The squirrelfish was originally described as Perca adscensionis by Osbeck in 1765, however this name was later changed to the currently valid Holocentrus
adscensionis (Osbeck 1765). Synonyms appearing in past scientific literature include Holocentrus ascensionis Osbeck 1765, Holocentrus sogo Bloch 1790,
Holocentrum longipinne Cuvier 1829, Holocentrus longipinne Cuvier 1829, and Holocentrum sanctipauli Günther 1880. The family Holocentridae includes 65 species
in 8 genera.
English language common names are squirrelfish, common squirrelfish, cook, hardback soldier, longjaw squirrelfish, maryanne, rotten finger, squirrel fish,
striped squirrelfish, and welchman. Other common names include Atlantisk egernfisk (Danish), bar 'i klabu (Papiamento), candil (Spanish), candil de vidrio (Spanish),
candil gallito (Spanish), candilero (Spanish), caqui (Creole/Portuguese), carajuelo (Spanish), carajuelo de ascención (Spanish), carajuelo gallito (Spanish), cardinal
(French), cartinau (French), diablito (Spanish), eichhörnchenfisch (German), esquilo-caqui (Portuguese), gailo (Spanish), jaguaraçá (Portuguese), jaguareçá (Portuguese),
jaguariçá (Portuguese), jaguaruçá (Portuguese), jaguriçá (Portuguese), joão-cachaça (Portuguese), juguriçá (Portuguese), Kandèlchi (Papiamento), marignan coq (French),
mariquita (Portuguese), mariquita olhão (Portuguese), matajuelo (Spanish), nobori-ebisu (Japanese), olho-de-vidro (Portuguese), parra (Spanish), realito (Portuguese),
soldado (Spanish), tararaca (Portuguese), and vuurvisje (Danish).
The squirrelfish is found in the western Atlantic Ocean from North Carolina (US) and Bermuda, south to Santos, Brazil including the Gulf of Mexico. It also lives throughout the West Indies
and Caribbean. In the eastern Atlantic, this species resides in the islands and tropical and subtropical waters including St. Helena and Ascension Island and along the African coast from Sao
Tome Island and Gabon, south to Angola.
World distribution map for the squirrelfish
Occurring in deeper offshore waters as well as over shallow coral reefs, the squirrelfish can be found at depths to 590 feet (180 m) but more typically to 100 feet (30 m). It is a
nocturnal species, swimming over sandy bottoms and seagrass bed at night, searching for prey items. During daylight hours, squirrelfish hide in crevices and under ledges within
coral reefs to avoid predation. Juveniles form aggregations while adults tend to be more isolated within established territories. This species is capable of producing sounds with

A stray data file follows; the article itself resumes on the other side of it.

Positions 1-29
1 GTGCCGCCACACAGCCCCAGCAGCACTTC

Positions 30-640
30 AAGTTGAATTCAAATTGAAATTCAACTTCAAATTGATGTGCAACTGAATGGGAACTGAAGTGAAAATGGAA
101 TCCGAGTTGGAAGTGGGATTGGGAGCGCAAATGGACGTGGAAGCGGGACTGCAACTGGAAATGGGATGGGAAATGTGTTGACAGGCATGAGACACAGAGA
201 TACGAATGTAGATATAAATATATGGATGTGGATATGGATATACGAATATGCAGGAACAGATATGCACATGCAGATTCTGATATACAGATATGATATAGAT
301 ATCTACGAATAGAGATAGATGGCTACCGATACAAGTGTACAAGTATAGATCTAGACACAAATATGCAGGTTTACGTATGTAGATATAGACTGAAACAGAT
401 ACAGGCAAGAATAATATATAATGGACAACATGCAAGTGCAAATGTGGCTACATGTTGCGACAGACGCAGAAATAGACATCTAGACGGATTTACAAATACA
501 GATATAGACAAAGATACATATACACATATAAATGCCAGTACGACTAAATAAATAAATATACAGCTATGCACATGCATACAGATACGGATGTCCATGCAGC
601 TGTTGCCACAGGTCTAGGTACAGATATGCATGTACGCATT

its swimbladder for intra-specific communications.
© John Soward
- · Distinctive Features
The slender body is moderately compressed and oval-shaped with large "squirrel-like" eyes. The upper jaw extends posteriorly at most to the center of the pupil.
The rear of the dorsal fin and the upper lobe of the caudal fin are elongated.
Squirrelfish are reddish in color with large squirrel-like eyes.
© Joe Marino
- · Coloration
This species has a reddish body with gold reflections along with light silvery stripes following the scale intersections. The lower sides and ventral surface are white while the top of the head is dark red. The upper portion of the maxilla is white and there is a white streak extending diagonally across the check. The lower jaw is white and the iris is red near the pupil.
The dorsal fin has yellowish to yellowish-green spines. Juveniles are thin and silvery and are rarely seen as they live out in pelagic waters before settling into suitable habitat.
- · Dentition
Small villiform teeth are present in the jaws and on the roof of the mouth of the squirrelfish.
- ·Size, Age, and Growth
The maximum reported length of the squirrelfish is 24.0 inches (61.0 cm) total length (TL) although it is more commonly reaches a length of 9.8 inches (25.0 cm).
Sexual maturity has been estimated at 5.7 inches (14.6 cm) fork length.
Squirrelfish feed primarily at night
© Richard Bejarano
- · Food Habits
The nocturnal squirrelfish primarily feed on meroplankton such as crab larvae and shrimp larvae, along with other small crustaceans and occasionally on juvenile fishes.
- · Reproduction
Squirrelfish spawns year round in the warmer regions of its distribution and only in the warmer summer months in the cooler waters of higher latitudes.
- · Predators
- Documented predators of the squirrelfish include the dolphinfish (Coryphaena hippurus), mutton snapper (Lutjanis analis),
yellowfin tuna (Thunnus albacares), and longlure frogfish (Antennarius multiocellatus), along with the sea birds brown noddy (Anous stolidus) and the sooty tern (Sterna fuscata).
Importance to Humans
The squirrelfish is of low commercial importance however it is frequently taken in artisanal fisheries off of Brazil and Venezuela with traps, handlines, and gillnets. It shows resilience through the ability to survive for days within traps and to survive in highly polluted waters.
It is sometimes marketed fresh. This species is common displayed in public aquarium facilities due to its beautiful red coloration and distinctively large eyes.
The squirrelfish has not been evaluated by the World Conservation Union (IUCN). The IUCN is a global union of states, governmental agencies, and non-governmental
organizations in a partnership that assesses the conservation status of species.